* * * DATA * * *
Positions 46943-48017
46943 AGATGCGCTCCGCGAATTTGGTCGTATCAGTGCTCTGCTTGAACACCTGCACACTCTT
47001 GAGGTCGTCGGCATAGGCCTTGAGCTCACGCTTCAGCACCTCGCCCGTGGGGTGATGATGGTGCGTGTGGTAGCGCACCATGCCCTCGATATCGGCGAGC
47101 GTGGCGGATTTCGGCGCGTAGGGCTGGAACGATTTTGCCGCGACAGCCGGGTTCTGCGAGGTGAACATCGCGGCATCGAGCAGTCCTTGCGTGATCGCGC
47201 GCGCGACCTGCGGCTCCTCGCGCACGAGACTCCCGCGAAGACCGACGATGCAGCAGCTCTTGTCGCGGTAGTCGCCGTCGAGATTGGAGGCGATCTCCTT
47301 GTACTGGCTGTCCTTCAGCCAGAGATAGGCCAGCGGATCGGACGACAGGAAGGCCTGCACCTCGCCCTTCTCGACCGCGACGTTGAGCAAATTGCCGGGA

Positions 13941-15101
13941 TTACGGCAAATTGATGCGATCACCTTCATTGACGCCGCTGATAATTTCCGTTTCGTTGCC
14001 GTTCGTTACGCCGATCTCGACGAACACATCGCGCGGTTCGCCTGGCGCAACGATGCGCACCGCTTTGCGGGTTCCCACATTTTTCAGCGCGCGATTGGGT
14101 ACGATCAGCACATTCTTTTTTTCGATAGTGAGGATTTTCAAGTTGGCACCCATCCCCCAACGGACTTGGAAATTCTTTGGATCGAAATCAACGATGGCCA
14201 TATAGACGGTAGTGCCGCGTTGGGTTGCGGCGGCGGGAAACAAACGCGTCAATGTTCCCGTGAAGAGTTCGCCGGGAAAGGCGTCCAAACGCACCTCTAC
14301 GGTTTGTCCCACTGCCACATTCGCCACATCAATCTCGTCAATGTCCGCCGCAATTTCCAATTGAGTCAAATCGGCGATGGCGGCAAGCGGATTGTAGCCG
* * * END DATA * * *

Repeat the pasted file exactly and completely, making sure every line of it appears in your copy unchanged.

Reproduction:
Positions 46943-48017
46943 AGATGCGCTCCGCGAATTTGGTCGTATCAGTGCTCTGCTTGAACACCTGCACACTCTT
47001 GAGGTCGTCGGCATAGGCCTTGAGCTCACGCTTCAGCACCTCGCCCGTGGGGTGATGATGGTGCGTGTGGTAGCGCACCATGCCCTCGATATCGGCGAGC
47101 GTGGCGGATTTCGGCGCGTAGGGCTGGAACGATTTTGCCGCGACAGCCGGGTTCTGCGAGGTGAACATCGCGGCATCGAGCAGTCCTTGCGTGATCGCGC
47201 GCGCGACCTGCGGCTCCTCGCGCACGAGACTCCCGCGAAGACCGACGATGCAGCAGCTCTTGTCGCGGTAGTCGCCGTCGAGATTGGAGGCGATCTCCTT
47301 GTACTGGCTGTCCTTCAGCCAGAGATAGGCCAGCGGATCGGACGACAGGAAGGCCTGCACCTCGCCCTTCTCGACCGCGACGTTGAGCAAATTGCCGGGA

Positions 13941-15101
13941 TTACGGCAAATTGATGCGATCACCTTCATTGACGCCGCTGATAATTTCCGTTTCGTTGCC
14001 GTTCGTTACGCCGATCTCGACGAACACATCGCGCGGTTCGCCTGGCGCAACGATGCGCACCGCTTTGCGGGTTCCCACATTTTTCAGCGCGCGATTGGGT
14101 ACGATCAGCACATTCTTTTTTTCGATAGTGAGGATTTTCAAGTTGGCACCCATCCCCCAACGGACTTGGAAATTCTTTGGATCGAAATCAACGATGGCCA
14201 TATAGACGGTAGTGCCGCGTTGGGTTGCGGCGGCGGGAAACAAACGCGTCAATGTTCCCGTGAAGAGTTCGCCGGGAAAGGCGTCCAAACGCACCTCTAC
14301 GGTTTGTCCCACTGCCACATTCGCCACATCAATCTCGTCAATGTCCGCCGCAATTTCCAATTGAGTCAAATCGGCGATGGCGGCAAGCGGATTGTAGCCG